Villella, Valeria Rachela (2010) Development of a cell motility characterization system for industrial biotechnological applications. [Tesi di dottorato] (Unpublished)

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Item Type: Tesi di dottorato
Language: English
Title: Development of a cell motility characterization system for industrial biotechnological applications
Creators:
CreatorsEmail
Villella, Valeria RachelaUNSPECIFIED
Date: 29 November 2010
Number of Pages: 144
Institution: Università degli Studi di Napoli Federico II
Department: Chimica organica e biochimica
Doctoral School: Biotecnologie
PHD name: Scienze biotecnologiche
PHD cycle: 23
PHD Coordinator:
nameemail
Sannia, GiovanniUNSPECIFIED
Tutor:
nameemail
Guido, StefanoUNSPECIFIED
Date: 29 November 2010
Number of Pages: 144
Uncontrolled Keywords: Motility;TG2;Time-Lapse
MIUR S.S.D.: Area 09 - Ingegneria industriale e dell'informazione > ING-IND/24 - Principi di ingegneria chimica
Date Deposited: 03 Dec 2010 10:10
Last Modified: 30 Apr 2014 19:45
URI: http://www.fedoa.unina.it/id/eprint/8186

Abstract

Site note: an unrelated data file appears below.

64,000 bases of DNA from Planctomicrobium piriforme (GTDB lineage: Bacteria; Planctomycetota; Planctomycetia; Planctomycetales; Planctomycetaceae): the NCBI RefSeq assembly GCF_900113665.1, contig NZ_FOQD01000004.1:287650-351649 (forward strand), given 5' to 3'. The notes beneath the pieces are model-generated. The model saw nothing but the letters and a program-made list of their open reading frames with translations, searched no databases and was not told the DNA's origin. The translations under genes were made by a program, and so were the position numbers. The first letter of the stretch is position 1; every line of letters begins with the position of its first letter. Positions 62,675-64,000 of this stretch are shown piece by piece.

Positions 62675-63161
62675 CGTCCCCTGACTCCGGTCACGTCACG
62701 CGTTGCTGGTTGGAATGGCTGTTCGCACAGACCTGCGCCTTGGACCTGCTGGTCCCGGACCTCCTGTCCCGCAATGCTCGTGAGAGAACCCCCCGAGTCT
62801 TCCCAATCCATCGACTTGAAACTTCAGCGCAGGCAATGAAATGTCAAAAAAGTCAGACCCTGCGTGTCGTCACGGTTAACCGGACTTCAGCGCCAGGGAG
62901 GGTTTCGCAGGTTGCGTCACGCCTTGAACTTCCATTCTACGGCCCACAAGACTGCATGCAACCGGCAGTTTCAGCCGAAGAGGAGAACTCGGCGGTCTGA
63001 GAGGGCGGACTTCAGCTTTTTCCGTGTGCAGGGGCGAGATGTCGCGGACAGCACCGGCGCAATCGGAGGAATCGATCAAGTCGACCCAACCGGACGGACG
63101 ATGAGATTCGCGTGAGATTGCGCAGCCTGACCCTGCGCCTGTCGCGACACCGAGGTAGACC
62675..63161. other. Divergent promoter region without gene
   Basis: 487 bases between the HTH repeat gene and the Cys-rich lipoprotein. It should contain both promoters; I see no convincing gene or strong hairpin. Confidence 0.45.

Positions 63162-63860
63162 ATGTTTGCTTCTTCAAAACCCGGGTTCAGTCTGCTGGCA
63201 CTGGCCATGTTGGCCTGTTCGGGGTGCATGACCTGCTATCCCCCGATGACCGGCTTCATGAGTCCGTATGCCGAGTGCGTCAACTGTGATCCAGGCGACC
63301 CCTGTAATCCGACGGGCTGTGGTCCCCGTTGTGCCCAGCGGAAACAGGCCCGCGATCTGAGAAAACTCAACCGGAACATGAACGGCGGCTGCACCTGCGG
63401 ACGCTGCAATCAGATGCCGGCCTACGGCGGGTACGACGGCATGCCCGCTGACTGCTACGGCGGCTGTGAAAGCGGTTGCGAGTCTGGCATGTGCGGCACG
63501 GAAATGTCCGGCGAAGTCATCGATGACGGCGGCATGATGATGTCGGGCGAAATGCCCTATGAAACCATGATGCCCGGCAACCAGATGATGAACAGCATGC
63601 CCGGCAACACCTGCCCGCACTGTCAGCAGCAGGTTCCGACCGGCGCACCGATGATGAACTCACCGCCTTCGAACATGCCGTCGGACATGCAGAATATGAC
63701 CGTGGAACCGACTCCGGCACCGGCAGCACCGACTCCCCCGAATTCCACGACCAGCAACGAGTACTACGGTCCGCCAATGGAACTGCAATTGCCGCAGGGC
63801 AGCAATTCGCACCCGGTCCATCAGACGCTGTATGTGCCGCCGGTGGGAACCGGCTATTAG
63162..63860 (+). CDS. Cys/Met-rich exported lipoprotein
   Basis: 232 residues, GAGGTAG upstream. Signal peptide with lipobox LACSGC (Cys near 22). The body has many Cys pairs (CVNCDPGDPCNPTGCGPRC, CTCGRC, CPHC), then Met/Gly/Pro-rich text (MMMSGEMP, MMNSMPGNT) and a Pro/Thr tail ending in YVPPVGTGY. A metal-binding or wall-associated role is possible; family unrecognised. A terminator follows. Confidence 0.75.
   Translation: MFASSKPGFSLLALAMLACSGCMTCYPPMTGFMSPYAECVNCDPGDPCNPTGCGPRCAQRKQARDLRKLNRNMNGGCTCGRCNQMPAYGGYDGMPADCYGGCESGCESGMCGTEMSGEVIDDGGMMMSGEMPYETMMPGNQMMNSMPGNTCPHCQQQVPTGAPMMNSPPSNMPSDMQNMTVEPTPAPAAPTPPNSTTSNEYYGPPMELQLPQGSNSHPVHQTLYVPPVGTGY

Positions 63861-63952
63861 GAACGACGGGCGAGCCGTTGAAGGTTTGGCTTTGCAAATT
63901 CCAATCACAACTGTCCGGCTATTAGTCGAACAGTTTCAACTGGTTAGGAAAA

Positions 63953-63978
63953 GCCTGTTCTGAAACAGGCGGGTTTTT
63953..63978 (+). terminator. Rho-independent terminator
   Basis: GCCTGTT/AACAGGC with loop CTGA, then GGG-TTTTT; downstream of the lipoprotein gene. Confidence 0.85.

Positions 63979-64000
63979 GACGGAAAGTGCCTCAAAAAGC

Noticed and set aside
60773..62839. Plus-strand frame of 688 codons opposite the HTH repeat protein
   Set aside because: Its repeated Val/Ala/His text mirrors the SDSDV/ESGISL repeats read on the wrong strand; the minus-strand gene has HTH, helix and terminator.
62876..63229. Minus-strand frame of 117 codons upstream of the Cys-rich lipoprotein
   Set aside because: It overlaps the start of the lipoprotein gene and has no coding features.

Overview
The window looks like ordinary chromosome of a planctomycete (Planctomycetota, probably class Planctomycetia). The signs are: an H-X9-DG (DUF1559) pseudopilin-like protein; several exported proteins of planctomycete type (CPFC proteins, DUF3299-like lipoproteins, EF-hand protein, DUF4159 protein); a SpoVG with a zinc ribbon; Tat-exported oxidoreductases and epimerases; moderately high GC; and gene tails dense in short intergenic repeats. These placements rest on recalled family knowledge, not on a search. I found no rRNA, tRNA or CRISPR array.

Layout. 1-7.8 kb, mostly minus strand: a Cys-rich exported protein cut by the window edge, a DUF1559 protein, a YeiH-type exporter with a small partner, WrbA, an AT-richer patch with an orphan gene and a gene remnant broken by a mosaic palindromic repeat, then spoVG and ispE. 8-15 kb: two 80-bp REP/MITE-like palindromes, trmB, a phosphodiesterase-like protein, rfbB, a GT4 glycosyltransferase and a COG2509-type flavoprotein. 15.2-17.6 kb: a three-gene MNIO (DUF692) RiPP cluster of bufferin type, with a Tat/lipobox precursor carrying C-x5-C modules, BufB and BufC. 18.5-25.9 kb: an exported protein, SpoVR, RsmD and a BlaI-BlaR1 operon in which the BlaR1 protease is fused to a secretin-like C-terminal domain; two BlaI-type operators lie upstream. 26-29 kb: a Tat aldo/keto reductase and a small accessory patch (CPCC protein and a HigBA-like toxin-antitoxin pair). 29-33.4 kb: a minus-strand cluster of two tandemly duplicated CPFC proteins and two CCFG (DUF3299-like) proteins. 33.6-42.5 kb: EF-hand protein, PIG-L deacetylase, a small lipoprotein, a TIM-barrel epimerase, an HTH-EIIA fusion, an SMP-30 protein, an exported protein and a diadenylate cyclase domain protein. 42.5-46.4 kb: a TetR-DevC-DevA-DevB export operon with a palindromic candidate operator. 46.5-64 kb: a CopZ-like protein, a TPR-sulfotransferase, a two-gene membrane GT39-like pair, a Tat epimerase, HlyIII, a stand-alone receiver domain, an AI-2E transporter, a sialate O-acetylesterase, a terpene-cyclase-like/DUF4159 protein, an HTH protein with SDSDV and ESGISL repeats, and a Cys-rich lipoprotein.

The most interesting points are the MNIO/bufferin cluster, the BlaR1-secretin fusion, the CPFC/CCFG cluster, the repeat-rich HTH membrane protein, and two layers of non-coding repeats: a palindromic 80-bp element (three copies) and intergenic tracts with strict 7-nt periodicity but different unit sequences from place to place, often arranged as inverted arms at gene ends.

Cell migration is a very complex mechanism linked to the inflammatory response as well as to several processes of cell biology and development. The movement of cells in response to a chemokine gradient is the most popular form of interaction between cell environment and surface and specific surface receptor triggers an intracellular signaling pathway. This phenomenon is known as chemotaxis and is characteristic of neutrophil movements in response to the chemokine Interleuchin-8 (IL8) in a 3D space. Another paradigm of dynamic interaction between cells is the mechanism underlying the confluency of cells cultured in a Petri dish. This process is particularly studied in growing epithelial cell lines, and is influenced by still undefined external stimuli as well as by cell proliferation and cytoskeleton reorganization, that allow the contact and interaction between cells in 2D space. Chronic inflammation is an ideal condition for the study of cell migration and its de-regulation; understanding the mechanisms involved in cell motility and their putative modulation, is the first step in setting new appropriate models of study. During PhD project, different cellular models have been used: IB3 cell lines belonging to patients with Cystic Fibrosis (caused by mutations of cystic fibrosis transmembrane regulator (CFTR)), and T84 cell lines, a popular model of study of Coeliac Disease, a common intolerance to proteins of wheat. Both disease are characterized by a pro-inflammatory milieu with high level of tissue Transglutaminase (TG2), a multi-functions enzyme with a defined role in several human pathologies. Cystic Fibrosis is the prototype of diseases in which an uncontrolled production of IL8 leads to a dysregulated neutrophil recruitment. The IB3 cell lines have been used to understand a molecular mechanisms of enhanced IL8 production and their modulation. The results evidence i) the role of TG2 as a new pathogenic factor in Cystic Fibrosis; ii) the role of post-translational modifications of TG2 as a link between genetic defect of CFTR ad inflammation iii) the mechanisms of autophagy inhibition via ROS-TG2 axis, in epithelial airway cell line and mice model of CF. The consequence is a fine modulation of IL8 production. The system allows the design of a 3D model to study cell migration under IL8 diffusive flux in qualitative and quantitative ways. Another important pathological system with chronic inflammation is celiac disease and the analysis of interactions of alimentary peptides with the frontline gut epithelium is a useful model of study. The epithelial cells are pivot in the innate immune activation in CD and cytoskeleton rearrangement is the earliest event in such a response to gliadin peptides. The data in T84 cell model show a gliadin peptide-driven pro-inflammatory environment as a consequence of its impaired lysosomal degradation. Moreover, alterations of motility and cytoskeletal reorganization emphasize the “toxic” effect of peptide. Therefore, CD offers an ideal opportunity to set up a 2D model of study of cell motility. Understanding the mechanisms of migration and the identification of appropriate target of modulation of cell recruitment could allow wide industrial applications in biotechnology and will be successful to provide a useful tool to test potential therapeuthic molecules.

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